Best Sharpening Stones to keep your knives sharp

Knife sharpeners are required for knife maintenance because a sharp knife is vital for slicing and dicing ingredients. Electric and manual knife sharpeners are different, but whetstones are the best when it comes to maintaining a sharp blade.

When your blade begins to get dull, you need a whetstone with coarse and fine grits: this will allow for ultimate control and refinement. For the best knife care, you can rely on whetstones for sharpening or honing; when you find one that matches your needs, it’s a solid investment.

When it comes to whetstone grits, choose from the finest surfaces for your knives. From standard to diamond, these are the best sharpening stones on the market.

It is mostly a matter of personal preference which type of sharpening stone you will use. Oil stones are loved by some, but some may rather choose diamond stones because they are fast and easy to maintain. In most cases, people combine two or more types of sharpening stones.

4.5/5

One of the best ways to sharpen knives is with water stones. This option from Sharp Pebble is a budget-friendly stone that has a two-sided grit. The finer 1,000/6,000 grit is perfect for repairing dull blades and on the other side there’s a 6,000 grit for honing edges to a sharp point. It also comes with a nonslip bamboo base so you can use it anywhere even in wet environments.. This option from Sharp Pebble is a budget-friendly stone that has a two-sided grit. The finer 1,000/6,000 grit is perfect for repairing dull blades and on the other side there’s a 6,000 grit for honing edges to a sharp point. It also comes with a nonslip bamboo base so you can use it anywhere even in wet environments.

The Sharp Pebble is a high-quality water stone. It can be used on all sorts of knives, even garden shears. The included angle guide makes it easier to find the right angle for sharpening different types of knives. This is a water stone that requires soaking in water for at least 10 to 15 minutes before you can use it.

Oil stones are more durable than their softer water stone counterparts. The Norton double-sided oil stone is made from aluminum oxide which is known as tough and wear-resistant. It has a 100/320 split, which is more for repairing and sharpening so you may want to add a high-grit stone for polishing and refining.

The Norton Combination Oilstone requires no presoaking and comes prefilled with oil to keep it lubricated. It promises a long life, but can be difficult to clean. It is recommended that you clean this with kerosene and a stiff brush and let it dry completely before soaking it in mineral oil.

The Duo Sharp is a double-sided (coarse/fine) sharpener with a precision flat surface made from monocrystalline diamond. This super hard and abrasive material quickly restores a dull edge on the coarse side and creates razor-sharp edges on the fine side. The stone can be used dry or wet with water as the lubricant. A sharpening stone is most effective when it’s flat which is why Duo Sharp stays flat throughout its lifetime.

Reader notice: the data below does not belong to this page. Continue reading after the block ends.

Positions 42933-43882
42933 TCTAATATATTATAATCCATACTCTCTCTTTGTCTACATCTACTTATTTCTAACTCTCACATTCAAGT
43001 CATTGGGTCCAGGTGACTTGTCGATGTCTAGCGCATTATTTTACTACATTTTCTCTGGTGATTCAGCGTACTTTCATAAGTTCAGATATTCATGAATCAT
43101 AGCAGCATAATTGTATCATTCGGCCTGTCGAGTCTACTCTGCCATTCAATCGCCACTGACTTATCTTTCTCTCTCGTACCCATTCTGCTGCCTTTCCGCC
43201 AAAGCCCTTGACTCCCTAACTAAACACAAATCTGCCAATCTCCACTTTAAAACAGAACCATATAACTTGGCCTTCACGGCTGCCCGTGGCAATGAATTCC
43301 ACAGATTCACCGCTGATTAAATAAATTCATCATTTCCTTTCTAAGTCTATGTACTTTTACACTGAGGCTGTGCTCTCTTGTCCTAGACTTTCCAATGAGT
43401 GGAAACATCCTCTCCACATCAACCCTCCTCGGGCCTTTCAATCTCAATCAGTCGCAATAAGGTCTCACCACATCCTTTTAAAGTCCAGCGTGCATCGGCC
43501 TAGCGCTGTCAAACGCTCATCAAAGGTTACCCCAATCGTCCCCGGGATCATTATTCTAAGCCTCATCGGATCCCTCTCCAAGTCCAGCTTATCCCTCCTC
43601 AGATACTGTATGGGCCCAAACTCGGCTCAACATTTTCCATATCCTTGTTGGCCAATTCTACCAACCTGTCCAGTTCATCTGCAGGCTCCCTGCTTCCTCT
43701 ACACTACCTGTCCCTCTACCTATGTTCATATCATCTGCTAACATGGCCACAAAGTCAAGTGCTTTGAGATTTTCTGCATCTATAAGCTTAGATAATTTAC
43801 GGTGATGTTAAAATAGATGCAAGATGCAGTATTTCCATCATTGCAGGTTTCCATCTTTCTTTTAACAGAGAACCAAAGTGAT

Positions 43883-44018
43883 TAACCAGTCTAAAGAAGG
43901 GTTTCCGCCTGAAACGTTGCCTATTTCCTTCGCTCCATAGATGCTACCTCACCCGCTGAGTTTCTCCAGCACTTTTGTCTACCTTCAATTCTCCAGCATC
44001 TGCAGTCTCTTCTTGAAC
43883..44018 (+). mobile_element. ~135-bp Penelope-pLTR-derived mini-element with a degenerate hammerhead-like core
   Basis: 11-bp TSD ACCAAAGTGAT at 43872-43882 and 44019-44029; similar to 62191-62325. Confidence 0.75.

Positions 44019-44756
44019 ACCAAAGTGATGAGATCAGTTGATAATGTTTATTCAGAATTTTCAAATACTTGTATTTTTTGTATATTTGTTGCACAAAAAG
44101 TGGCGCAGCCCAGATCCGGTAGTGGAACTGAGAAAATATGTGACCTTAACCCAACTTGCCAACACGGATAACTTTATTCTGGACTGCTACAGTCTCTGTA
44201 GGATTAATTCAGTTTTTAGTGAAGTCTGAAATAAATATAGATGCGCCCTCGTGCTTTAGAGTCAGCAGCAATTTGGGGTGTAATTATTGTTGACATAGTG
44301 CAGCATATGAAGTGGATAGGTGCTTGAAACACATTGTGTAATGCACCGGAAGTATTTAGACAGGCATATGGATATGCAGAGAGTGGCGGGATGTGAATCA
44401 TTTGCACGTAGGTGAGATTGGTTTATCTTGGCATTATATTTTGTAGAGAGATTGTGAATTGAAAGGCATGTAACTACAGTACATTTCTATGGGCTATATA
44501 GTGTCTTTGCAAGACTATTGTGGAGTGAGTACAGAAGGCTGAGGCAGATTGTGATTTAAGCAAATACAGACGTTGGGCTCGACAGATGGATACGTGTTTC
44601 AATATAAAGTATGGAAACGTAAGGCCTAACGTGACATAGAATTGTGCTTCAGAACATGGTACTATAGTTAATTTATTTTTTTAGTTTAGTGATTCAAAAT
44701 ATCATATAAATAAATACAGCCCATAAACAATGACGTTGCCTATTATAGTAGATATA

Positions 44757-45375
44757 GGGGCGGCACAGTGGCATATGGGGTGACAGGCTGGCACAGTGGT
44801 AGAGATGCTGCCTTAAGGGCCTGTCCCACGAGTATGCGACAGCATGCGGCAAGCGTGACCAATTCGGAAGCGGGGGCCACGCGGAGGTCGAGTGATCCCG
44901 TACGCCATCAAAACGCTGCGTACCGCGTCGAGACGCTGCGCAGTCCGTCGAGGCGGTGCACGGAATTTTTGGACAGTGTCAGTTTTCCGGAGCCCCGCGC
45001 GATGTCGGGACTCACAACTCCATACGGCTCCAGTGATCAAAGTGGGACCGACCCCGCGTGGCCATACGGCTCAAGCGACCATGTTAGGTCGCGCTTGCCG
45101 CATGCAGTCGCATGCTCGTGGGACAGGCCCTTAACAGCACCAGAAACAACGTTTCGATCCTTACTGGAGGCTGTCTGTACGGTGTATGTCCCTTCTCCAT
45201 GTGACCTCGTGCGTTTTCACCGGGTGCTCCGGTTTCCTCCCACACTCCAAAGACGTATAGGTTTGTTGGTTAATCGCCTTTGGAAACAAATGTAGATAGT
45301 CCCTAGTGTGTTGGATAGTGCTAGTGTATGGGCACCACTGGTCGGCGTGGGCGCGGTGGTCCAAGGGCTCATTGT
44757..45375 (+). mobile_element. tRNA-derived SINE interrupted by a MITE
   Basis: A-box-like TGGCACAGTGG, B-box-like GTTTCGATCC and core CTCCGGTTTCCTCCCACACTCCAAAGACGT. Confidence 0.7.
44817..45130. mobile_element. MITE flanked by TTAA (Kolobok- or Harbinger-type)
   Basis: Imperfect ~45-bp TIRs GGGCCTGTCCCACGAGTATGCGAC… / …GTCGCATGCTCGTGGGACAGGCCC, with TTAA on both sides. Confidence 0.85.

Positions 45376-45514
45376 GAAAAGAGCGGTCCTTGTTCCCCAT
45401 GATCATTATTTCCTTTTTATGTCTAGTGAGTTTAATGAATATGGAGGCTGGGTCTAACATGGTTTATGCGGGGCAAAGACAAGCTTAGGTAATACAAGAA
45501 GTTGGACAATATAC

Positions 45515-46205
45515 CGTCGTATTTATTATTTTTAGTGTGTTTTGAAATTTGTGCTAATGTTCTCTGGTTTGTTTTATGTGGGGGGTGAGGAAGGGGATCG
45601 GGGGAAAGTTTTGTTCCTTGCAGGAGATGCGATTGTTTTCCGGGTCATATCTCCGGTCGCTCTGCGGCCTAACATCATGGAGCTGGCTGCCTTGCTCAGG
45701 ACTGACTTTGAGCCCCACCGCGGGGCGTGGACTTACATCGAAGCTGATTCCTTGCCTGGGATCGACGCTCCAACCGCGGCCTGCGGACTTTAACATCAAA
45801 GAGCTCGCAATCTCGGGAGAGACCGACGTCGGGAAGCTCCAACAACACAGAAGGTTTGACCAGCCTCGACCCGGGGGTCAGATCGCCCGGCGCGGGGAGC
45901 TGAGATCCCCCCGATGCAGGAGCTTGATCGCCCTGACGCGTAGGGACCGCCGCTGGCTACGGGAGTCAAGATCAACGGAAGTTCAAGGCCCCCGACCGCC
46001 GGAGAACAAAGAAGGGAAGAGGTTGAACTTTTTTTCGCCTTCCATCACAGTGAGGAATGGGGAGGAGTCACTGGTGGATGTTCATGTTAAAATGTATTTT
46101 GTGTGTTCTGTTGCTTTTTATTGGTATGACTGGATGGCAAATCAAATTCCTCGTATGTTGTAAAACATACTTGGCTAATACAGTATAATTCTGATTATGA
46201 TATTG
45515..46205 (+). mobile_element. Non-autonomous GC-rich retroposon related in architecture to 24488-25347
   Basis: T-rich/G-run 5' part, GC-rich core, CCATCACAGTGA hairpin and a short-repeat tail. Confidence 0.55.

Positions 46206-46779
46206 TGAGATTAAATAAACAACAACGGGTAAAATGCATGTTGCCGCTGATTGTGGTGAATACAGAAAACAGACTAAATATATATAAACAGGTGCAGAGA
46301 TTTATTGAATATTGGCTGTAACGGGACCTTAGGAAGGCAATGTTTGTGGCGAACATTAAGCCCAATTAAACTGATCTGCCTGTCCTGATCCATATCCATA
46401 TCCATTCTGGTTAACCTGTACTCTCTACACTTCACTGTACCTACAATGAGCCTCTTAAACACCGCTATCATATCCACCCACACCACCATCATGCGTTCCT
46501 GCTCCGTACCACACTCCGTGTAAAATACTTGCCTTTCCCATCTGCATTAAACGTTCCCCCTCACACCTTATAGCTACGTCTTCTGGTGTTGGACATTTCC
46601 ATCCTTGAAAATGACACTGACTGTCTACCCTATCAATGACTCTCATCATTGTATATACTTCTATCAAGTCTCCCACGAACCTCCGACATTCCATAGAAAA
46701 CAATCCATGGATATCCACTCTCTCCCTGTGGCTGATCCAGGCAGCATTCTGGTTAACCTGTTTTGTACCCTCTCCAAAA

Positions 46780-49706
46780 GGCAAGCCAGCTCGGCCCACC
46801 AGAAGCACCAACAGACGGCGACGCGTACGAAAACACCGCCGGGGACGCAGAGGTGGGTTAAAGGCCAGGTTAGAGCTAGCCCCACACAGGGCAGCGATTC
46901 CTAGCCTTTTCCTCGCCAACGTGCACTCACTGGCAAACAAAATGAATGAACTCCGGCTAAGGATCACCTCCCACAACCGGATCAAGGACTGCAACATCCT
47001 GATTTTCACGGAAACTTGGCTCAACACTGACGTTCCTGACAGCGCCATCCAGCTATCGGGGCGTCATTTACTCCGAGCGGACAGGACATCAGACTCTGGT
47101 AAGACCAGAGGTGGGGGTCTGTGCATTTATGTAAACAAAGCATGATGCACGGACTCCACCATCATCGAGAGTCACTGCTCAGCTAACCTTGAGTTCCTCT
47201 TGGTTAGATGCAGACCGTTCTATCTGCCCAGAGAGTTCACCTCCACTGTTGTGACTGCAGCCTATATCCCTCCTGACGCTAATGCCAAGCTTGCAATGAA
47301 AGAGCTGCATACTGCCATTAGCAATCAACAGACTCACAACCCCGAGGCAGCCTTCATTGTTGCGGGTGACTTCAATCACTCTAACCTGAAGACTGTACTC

This Japanese-styled whetstone will turn your knives into razor sharp works of art. King is a trusted manufacturer of sharpening stones and this dual sided whetstone has a 1,000 grit side for polishing and a 6,000 grit side for honing.

The angle guide allows you to sharpen knives with precision. This model also has a sturdy base to provide stability during processing. The wide range of grit sizes allows you to sharpen not just kitchen knives, but also pocket knives, ax blades, and gardening tools. Be sure to soak this ceramic water stone before use.

What to Look for in Sharpening Stones

Grit

Grit is what can make or break a blade in the sharpening process. A blunt or damaged blade will need a coarse grit that’s below 1000 to shape and sharpen. If a knife isn’t completely dull, then it’ll need medium grit that’s between 1000 and 4000. The final step is using fine grit, which can be anything above 4000.
 

Type

  • Oil Stones – The oil stone is a hard, man-made stone that is used for sharpening knives and other tools. To sharpen with an oil stone, the surface of the stone must be lubricated with oil first.
  • Arkansas Stones – Arkansas stones can be used as sharpening stones or as bathstones. They are also called Novaculite, and the word comes from Latin, meaning “razor stone”. Novaculite is quarried in Arkansas and has been since the early 1800s. Arkansas stones are cut into rectangular shapes to be used for sharpening knives.
  • Water Stones – One of the types of stones a person might use to sharpen their knives is a water stone. These stones need to be wet before they can work. Natural waterstones are quarried in Belgium and Japan, and have been used for hundreds of years.
  • Diamond Sharpening Stones – Diamond sharpening stones are the fastest growing type of sharpening stone, and they’re quickly becoming the preferred choice for many chefs and professionals. Diamond stones are made of man-made diamonds that have been electroplated onto metal plates. The diamond particles are embedded in nickel plating to make them as durable as possible. They’re extremely fast when it comes to sharpening knives, making them a good option for those who cook often.